The four studio albums recorded under the Memphis-born trumpeter Booker Little’s name between 1958 and 1961 were issued by four different labels. It’s always been my feeling that if he had signed a contract with Blue Note Records early in his career, his reputation today would more than match that of Lee Morgan, Freddie Hubbard or Donald Byrd. But they did and he didn’t, and after his untimely death from uraemia, a kidney disease, at the age of 23, the piecemeal nature of his recorded output somehow prevented him from acquiring the stature he deserved.
For many years those four albums were hard to find and expensive to acquire. You might have gone without a few meals to buy one. Now, thanks to European copyright laws, all four are available in a single 2CD package for which I paid £12 the other day. Those copyright laws are problematic in some respects, but when they make it possible for independent companies to reissue music like this, in which the corporate successors to the original labels have seldom shown any constructive interest, it’s very hard to argue against them, so I won’t.
The original albums in question were called Booker Little 4 & Max Roach (United Artists, recorded 1958), Booker Little (Time, 1960), Out Front (Candid, 1961), and Booker Little and Friend (Bethlehem, 1961). The package in which they are assembled, titled Complete Recordings: Master Takes and issued on the American Jazz Classics label, has been put together with evident care, reproducing the original sleeves and notes, with full recording details and extra pictures.
The first of them reminds us that Little came to prominence as a member of the Max Roach Quintet, whom he joined just after his 20th birthday, following studies at the Chicago Conservatory. He made several albums with that band, and his qualities as a soloist were obvious from the start: his clean articulation, bright, burnished tone, rhythmic agility and harmonic acuity made him the obvious successor to Clifford Brown. And at a time when skilled hard-bop trumpeters were not exactly thin on the ground, his playing was immediately identifiable.
The Time album is by a quartet, with Wynton Kelly or Tommy Flanagan on piano, Scott LaFaro on bass and Roy Haynes on drums, and it still sounds pristine. But the remaining albums are the real jewels, since they place his improvisations in the context of a developing compositional gift. They feature sextets, both including the trombonist Julian Priester and the pianist Don Friedman, with Out Front also including Eric Dolphy and Max Roach while Booker Little and Friend (a coy reference to his trumpet) features George Coleman and another great drummer, Pete LaRoca. Little’s 14 tunes on these albums are distinguished by a gift for lyricism that was not always to be found in the composers of the post-bop era; perhaps the nearest equivalent would be the great Benny Golson, who also achieved a song-like quality in his themes for hard-driving horns-and-rhythm combos. Little, though, was a more sophisticated thinker than Golson. In pieces as breathtakingly gorgeous and structurally fascinating as “Forward Flight”, “Strength and Sanity” and “Moods in Free Time”, written in his very early twenties, there are unmissable signs of boundless potential.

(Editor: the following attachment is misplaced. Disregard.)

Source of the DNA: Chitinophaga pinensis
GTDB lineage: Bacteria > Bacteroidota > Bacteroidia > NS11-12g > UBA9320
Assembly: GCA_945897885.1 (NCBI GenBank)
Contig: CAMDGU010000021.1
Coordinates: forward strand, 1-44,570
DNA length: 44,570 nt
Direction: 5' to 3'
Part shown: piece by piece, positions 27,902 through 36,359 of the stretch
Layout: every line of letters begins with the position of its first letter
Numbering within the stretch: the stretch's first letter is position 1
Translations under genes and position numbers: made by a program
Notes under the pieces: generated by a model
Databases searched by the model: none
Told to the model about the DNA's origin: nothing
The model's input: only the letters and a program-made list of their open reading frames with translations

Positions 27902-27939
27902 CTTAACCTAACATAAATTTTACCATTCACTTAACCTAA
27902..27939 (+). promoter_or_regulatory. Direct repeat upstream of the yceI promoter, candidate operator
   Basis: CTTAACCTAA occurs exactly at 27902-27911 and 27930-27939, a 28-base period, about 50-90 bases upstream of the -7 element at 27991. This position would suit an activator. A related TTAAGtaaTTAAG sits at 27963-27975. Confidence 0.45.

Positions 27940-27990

His partnership with Dolphy would no doubt have borne further fruit. They were ideal partners, utterly dissimilar in instrumental style but clearly on the same musical and intellectual wavelength, as can be heard on Dolphy’s Far Cry, recorded for Prestige in December 1960, and in the three volumes of live recordings by their quintet, taped in July 1961, just three months before his death, and released as Eric Dolphy at the Five Spot (now also available in a complete edition, from Essential Jazz Classics).
Among the last things he played on, as a sideman, were John Coltrane’s Africa/Brass and Max Roach’s Percussion: Bitter Sweet. Wherever jazz was heading in that turbulent and exhilarating era, he was going to be part of it. We’ll never know what he might have achieved in the years that a fatal illness denied him, but the four albums under his own name — brimming with the amazing clarity of his playing and a talent for exploiting the resources of a small group — are evidence of a remarkable artist at work. It’s a legacy that all jazz fans should know about.
* The uncredited photograph of Booker Little (left) and Max Roach is taken from the booklet accompanying the American Jazz Classics package.